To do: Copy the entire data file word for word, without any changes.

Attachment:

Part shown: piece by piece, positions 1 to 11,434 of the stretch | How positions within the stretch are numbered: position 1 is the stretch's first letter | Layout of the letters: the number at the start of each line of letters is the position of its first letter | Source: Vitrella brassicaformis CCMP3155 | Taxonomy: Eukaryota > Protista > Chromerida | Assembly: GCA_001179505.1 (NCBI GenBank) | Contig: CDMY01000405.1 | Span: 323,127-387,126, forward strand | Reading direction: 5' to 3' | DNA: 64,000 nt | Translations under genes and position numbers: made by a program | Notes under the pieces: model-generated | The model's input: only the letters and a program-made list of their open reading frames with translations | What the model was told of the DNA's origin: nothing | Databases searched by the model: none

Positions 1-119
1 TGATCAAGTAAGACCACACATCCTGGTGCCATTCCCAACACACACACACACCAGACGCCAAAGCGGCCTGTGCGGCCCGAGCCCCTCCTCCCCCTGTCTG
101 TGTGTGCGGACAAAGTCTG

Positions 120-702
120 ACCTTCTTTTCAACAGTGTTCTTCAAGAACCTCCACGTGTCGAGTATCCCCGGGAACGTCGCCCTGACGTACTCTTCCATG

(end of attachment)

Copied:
Part shown: piece by piece, positions 1 to 11,434 of the stretch | How positions within the stretch are numbered: position 1 is the stretch's first letter | Layout of the letters: the number at the start of each line of letters is the position of its first letter | Source: Vitrella brassicaformis CCMP3155 | Taxonomy: Eukaryota > Protista > Chromerida | Assembly: GCA_001179505.1 (NCBI GenBank) | Contig: CDMY01000405.1 | Span: 323,127-387,126, forward strand | Reading direction: 5' to 3' | DNA: 64,000 nt | Translations under genes and position numbers: made by a program | Notes under the pieces: model-generated | The model's input: only the letters and a program-made list of their open reading frames with translations | What the model was told of the DNA's origin: nothing | Databases searched by the model: none

Positions 1-119
1 TGATCAAGTAAGACCACACATCCTGGTGCCATTCCCAACACACACACACACCAGACGCCAAAGCGGCCTGTGCGGCCCGAGCCCCTCCTCCCCCTGTCTG
101 TGTGTGCGGACAAAGTCTG

Positions 120-702
120 ACCTTCTTTTCAACAGTGTTCTTCAAGAACCTCCACGTGTCGAGTATCCCCGGGAACGTCGCCCTGACGTACTCTTCCATG